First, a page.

an object thousands of brave Burmese were slaughtered, 
fertile and beautiful regions desolated, and others sub- 
jected to the peculiar slave-system of the East India 
Company. The extension of British dominion and the 
accumulation of wealth in British hands, instead of the 
spread of Christianity and the development of civiliza- 
tion, mark all the measures of the Company. 

"William Howitt, one of the ablest as well as the most 
democratic writers of England, thus confirms the state- 
ments made above : 

" The East India Company exists by monopolies of the land, of 
opium, and of salt. By their narrow, greedy, and purblind ma- 
nagement of these resources, they have contrived to reduce that 
once affluent country to the uttermost depths of poverty and 
pauperism. The people starve and perish in famine every now 
and then by half a million at a time. One-third of that superb 
peninsula is reduced to waste and jungle. While other colonies 
pay from twenty to thirty shillings per head of revenue, India 
yields only four shillings per head. The income of the govern- 


ment at the last renewal of the charter was twenty millions; it is 
now reduced to about seventeen millions ; and even to raise this, 
they have been obliged to double the tax on salt. The debt was 
forty millions ; it is now said to be augmented by constant war, 
and the payment of the dividends, which, whatever the real pro- 
ceeds, are always kept up to the usual height, to seventy millions. 
This is a state of things which cannot last. It is a grand march 
toward financial inanition. It threatens, if not arrested by the 
voice of the British people, the certain and no very distant loss 
of India. 

" We have some glimpses of the treatment of the people in the 
collection of the land-tax, as it is called, but really the rent. The 
government claims not the mere right of governing, but, as con- 
querors, the fee-simple of the land. Over the greater part of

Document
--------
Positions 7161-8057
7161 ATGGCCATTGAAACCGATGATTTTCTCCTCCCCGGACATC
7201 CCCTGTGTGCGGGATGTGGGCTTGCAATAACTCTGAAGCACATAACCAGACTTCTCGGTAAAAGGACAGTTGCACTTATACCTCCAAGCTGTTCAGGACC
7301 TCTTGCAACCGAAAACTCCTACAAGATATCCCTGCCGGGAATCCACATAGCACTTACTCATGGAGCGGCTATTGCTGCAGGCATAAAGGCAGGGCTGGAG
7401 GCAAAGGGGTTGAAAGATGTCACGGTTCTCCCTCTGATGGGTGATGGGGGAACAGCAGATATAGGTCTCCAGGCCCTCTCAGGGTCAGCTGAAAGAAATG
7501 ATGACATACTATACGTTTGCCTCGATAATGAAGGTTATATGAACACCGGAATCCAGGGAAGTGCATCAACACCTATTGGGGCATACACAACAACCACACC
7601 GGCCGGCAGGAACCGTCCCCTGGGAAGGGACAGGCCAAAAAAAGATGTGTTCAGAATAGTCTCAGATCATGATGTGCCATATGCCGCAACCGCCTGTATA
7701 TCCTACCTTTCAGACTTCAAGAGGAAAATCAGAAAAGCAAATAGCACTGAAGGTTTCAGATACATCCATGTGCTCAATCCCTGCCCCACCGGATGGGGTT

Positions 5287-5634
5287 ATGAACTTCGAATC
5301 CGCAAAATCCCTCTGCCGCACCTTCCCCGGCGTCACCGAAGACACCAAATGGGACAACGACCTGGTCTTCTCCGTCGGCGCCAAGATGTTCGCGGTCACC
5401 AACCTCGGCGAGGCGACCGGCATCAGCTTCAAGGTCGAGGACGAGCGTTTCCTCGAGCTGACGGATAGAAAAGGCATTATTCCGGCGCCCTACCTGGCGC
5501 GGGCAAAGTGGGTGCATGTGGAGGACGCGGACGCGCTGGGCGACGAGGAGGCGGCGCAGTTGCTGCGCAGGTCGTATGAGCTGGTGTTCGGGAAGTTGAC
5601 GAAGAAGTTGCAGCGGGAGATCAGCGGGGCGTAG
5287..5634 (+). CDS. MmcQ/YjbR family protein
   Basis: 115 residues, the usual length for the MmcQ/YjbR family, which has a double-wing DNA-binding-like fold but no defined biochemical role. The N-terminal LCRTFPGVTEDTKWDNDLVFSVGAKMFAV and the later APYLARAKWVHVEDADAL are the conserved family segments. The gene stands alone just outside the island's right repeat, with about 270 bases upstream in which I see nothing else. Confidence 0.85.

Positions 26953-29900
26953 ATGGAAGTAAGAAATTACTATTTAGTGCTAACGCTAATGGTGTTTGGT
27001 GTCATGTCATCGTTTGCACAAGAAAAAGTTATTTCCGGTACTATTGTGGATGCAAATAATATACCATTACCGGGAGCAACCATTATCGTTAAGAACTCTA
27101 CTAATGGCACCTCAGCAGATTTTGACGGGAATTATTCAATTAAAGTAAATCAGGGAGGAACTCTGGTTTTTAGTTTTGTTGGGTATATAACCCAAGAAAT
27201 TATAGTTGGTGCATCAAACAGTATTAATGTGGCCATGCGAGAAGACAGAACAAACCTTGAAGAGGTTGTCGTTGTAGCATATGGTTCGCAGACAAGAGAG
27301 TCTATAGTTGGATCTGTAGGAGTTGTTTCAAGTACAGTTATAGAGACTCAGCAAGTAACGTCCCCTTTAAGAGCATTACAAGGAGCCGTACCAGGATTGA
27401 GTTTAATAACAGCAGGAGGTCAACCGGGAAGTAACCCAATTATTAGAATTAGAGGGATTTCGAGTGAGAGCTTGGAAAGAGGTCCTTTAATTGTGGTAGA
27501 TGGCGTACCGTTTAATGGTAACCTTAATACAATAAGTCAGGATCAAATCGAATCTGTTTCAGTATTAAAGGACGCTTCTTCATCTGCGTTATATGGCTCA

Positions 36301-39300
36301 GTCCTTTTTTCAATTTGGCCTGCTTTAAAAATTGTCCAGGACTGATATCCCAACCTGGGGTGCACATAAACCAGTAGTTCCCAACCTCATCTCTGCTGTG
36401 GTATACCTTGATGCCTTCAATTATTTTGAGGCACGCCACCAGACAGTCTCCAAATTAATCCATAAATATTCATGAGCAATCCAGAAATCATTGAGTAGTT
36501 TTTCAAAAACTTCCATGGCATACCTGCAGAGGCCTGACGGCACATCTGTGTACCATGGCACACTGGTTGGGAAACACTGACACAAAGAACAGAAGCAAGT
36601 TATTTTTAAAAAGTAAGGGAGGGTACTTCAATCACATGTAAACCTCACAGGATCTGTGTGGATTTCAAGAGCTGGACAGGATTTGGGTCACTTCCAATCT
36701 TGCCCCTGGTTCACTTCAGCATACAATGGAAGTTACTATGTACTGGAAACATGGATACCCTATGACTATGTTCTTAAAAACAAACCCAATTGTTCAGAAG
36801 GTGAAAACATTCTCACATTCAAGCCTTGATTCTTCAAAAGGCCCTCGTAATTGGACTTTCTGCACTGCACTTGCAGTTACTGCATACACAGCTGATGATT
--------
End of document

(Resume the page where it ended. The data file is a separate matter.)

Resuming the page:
India there are no real freeholders. The land is the Company's, 
and they collect, not a tax, but a rent. They have their collectors 
all over India, who go and say as the crops stand, ' We shall take 
so much of this/ It is seldom less than one-half it is more com- 
monly sixty, seventy, and eighty per cent ! This is killing the 
goose to come at the golden egg. It drives the people to despair ; 
they run away and leave the land to become jungle; they perish 
by famine in thousands and tens of thousands. 

" This is why no capitalists dare to settle and grow for us 
cotton, or manufacture for us sugar. There is no security no 
fixity of taxation. It is one wholesale system of arbitrary plun- 
der, such as none but a conquered country in the first violence of 
victorious license ever was subjected to. But this system has 
here continued more than a generation ; the country is reduced 
by it to a fatal condition the only wonder is that we yet retain 
it at all. 

" The same system is pursued in the opium monopoly. The finest 
lands are taken for the cultivation of the poppy ; the government 
give the natives what they please for the opium, often about as 
many shillings as they get paid for it guineas per pound, and 
ship it off to curse China with it. ' In India/ says a writer in 
the Chinese Repository, 'the extent of territory occupied with the 
poppy, and the amount of population engaged in its cultivation